What Should Have Won the Best Song Oscar for 1939?

I should just stop while I’m ahead — and while the Academy is ahead. In the easiest selection in Academy history in this category, Harold Arlen and E. Y. Harburg’s “Over the Rainbow” won for The Wizard of Oz. Let’s pause and genuflect together, shall we?

Almost any single song from The Wizard of Oz could have won the Best Song of 1939. The richness of Harold Arlen’s music combined with the matchless wit of E.Y. “Yip” Harburg’s lyrics make The Wizard of Oz one of the handful of musicals which will be remembered centuries from now. That, and Judy Garland’s unbelievably beautiful voice. Her rendition of “Over the Rainbow,” a song Louis B. Mayer wanted cut from the movie as irrelevant and disruptive, has withstood the test of time to become the very definition of wistfulness and longing. Arlen and Harburg originally wrote it as an up-tempo number, then one day while they were noodling around with it, Arlen grew distracted and slowed down, and even they were stunned by its soul. I salute the Academy for their genius in both nominating and selecting “Over the Rainbow” as the Best Song of 1939.

Unfortunately, the Academy didn’t stop there. They picked three awful songs to nominate alongside it, and ignored some damn fine ones.

“Faithful Forever” is a completely forgettable song from the Fleischer Studio’s Gulliver’s Travels, doing its best to imitate the tunes of Snow White (and Jeanette MacDonald). No nomination should have been given for this mush – which is too bad, because Gulliver’s Travels is worth at least one look, especially if you have children (okay, maybe only if you have children). The movie does little justice to Jonathan Swift’s masterpiece of satire and human observation, but taken on its own terms, it holds up, particularly for children and aficionados of the Fleischers. As the Fleischers had throughout the Thirties, they desperately wanted to outdo Disney (this was true of most animation departments). Paramount gave them their chance with this film, although the Fleischers wouldn’t match Disney until their first remarkable Superman cartoons, which took their animation in directions that have their roots in Gulliver. The opening shipwreck pales next to what Disney’s animators were doing with water, but at this point, the Fleischers had little experience with realistic animation, what with their focus on Popeye and Betty Boop. When they needed realism, they used rotoscoping, an animation process invented by Max Fleischer in 1915, wherein human actions are filmed, then traced by the animators. What the film does have going for it is in Lilliput, where the expertise of the studio in caricatures could emerge fully and comically. We see the weakest animation in the prince and princess, who look like vaguely drawn kewpie dolls, but the kings, the servants, and all the other Lilliputians have amusing moments, and something of Swift’s original intention emerges from the climactic war. One of the best bits, Gulliver’s waking, has been imitated ever since. None of the warmth of Disney’s dwarves comes out here, but an occasional (small) chuckle does. Worth a watch, if only to see what not to do if a major studio provides you with the funding for a full-length cartoon.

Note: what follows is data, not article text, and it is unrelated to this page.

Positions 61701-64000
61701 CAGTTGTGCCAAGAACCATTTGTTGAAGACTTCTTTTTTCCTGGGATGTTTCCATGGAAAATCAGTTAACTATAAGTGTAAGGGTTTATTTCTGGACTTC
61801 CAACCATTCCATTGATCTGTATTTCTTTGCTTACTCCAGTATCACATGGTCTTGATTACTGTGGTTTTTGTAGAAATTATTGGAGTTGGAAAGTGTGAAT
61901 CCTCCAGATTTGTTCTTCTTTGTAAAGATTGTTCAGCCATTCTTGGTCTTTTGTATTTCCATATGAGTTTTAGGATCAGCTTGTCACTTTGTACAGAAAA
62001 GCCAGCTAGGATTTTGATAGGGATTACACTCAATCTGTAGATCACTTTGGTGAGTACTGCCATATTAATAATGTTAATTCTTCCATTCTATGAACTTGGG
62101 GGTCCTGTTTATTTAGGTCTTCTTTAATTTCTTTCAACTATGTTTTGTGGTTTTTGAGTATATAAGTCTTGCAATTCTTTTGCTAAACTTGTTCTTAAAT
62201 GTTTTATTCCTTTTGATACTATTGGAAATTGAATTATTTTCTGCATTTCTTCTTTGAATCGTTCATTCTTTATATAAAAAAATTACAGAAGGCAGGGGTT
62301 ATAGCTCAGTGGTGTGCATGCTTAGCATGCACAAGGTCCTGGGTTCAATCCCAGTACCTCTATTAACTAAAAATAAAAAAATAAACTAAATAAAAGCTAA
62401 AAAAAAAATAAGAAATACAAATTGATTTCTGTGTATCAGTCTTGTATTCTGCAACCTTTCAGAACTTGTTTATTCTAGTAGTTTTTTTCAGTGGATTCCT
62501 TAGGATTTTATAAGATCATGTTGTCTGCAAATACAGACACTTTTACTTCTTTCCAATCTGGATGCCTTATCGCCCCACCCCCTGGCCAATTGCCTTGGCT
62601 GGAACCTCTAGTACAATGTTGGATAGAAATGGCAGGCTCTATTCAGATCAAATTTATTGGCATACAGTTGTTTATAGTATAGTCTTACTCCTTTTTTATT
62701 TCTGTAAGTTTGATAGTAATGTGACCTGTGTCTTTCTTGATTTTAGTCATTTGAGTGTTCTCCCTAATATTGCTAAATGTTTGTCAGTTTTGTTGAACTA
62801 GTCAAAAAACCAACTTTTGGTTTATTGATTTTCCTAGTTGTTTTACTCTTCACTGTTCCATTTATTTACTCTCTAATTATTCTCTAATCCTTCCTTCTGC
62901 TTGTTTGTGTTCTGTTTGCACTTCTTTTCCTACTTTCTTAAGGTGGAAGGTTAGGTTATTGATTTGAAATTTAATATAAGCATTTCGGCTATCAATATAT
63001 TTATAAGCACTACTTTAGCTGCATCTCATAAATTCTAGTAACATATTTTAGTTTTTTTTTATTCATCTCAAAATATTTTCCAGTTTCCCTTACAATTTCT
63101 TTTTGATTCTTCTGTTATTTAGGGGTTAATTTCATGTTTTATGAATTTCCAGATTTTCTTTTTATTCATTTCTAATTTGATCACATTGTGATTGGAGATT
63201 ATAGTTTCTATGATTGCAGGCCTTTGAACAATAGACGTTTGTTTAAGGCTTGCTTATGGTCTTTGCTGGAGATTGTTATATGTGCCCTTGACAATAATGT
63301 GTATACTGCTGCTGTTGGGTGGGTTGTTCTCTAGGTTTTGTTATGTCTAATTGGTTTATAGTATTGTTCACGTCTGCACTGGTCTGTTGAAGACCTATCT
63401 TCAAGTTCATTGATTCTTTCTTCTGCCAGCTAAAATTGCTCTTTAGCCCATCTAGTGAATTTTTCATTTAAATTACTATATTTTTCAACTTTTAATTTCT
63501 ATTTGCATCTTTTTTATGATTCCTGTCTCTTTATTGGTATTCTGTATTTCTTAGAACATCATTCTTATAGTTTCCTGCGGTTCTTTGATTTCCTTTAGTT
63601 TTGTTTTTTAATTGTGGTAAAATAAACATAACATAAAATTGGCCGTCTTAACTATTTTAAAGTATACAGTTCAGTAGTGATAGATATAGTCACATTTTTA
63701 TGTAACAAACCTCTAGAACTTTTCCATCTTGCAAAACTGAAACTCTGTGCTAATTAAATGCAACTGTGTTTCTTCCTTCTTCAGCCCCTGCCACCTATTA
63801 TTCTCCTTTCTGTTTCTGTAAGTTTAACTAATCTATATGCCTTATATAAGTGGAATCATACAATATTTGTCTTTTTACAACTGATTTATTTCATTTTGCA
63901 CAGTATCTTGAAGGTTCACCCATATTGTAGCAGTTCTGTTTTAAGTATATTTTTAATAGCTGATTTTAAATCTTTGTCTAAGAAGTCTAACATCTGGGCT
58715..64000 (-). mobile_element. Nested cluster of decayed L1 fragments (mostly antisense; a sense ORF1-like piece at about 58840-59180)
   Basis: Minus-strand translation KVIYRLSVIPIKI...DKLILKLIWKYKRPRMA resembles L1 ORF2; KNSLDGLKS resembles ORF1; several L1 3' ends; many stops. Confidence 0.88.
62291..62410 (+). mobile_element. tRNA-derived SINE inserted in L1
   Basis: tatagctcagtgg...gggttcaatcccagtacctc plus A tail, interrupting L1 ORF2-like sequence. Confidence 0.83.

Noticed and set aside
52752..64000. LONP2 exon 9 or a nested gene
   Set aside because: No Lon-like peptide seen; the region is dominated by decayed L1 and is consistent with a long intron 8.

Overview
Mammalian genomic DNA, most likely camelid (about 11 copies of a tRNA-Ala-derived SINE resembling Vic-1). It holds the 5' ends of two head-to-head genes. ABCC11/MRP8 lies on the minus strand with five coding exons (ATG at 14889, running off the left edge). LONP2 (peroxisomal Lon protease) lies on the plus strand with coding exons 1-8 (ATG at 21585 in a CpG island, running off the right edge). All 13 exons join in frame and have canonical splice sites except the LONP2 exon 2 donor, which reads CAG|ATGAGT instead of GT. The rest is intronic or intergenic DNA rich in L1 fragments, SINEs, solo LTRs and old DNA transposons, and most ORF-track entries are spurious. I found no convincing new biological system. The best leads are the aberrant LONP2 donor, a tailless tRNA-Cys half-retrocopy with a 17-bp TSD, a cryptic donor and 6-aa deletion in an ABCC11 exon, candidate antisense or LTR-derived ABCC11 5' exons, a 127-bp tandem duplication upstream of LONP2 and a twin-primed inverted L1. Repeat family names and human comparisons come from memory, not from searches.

In Love Affair, Irene Dunne is a night club singer, but “Wishing” is the song she sings with orphans after her accident. Buddy de Sylva’s song, unfortunately, is a forgettable mediocrity Leo McCarey dropped for the remake, along with everybody else who ever heard it.

“I Poured My Heart Into a Song” is from Second Fiddle, which stars an odd pair: Sonja Henie and Tyrone Power, with a mediocre Irving Berlin score, and Power singing. A second-rate film at best, making fun of the search for Scarlett O’Hara, without much fun for the audience. Sonja Henie skates again, as well as ever. Only Berlin’s name brought in this nomination.

Here are Artie Shaw and Helen Forrest doing their best to make this turkey jump:

And what about the other songs they should have selected? As I’ve said above, almost any of the songs from The Wizard of Oz would have been superb choices, but the best are “Ding Dong, the Witch Is Dead”; “Follow the Yellow Brick Road”; “If I Only Had a Brain”; “We’re Off to See the Wizard”; and the outrageously punning “If I Were King of the Forest.” Has any other single musical ever had that many perfect songs specifically written for it?

1939 was the year of Arlen and Harburg. The only remaining song that should have been nominated is also by them: “Lydia, the Tattooed Lady,” from the Marx Brothers’ At the Circus. Groucho swung this one for the rest of his life.

What can possibly succeed that?

As always, I have more to say in my book, WHO Won?!? An Irreverent Look at the Oscars, volume One: 1927-1943: http://www.amazon.com/dp/B00OPEELH0

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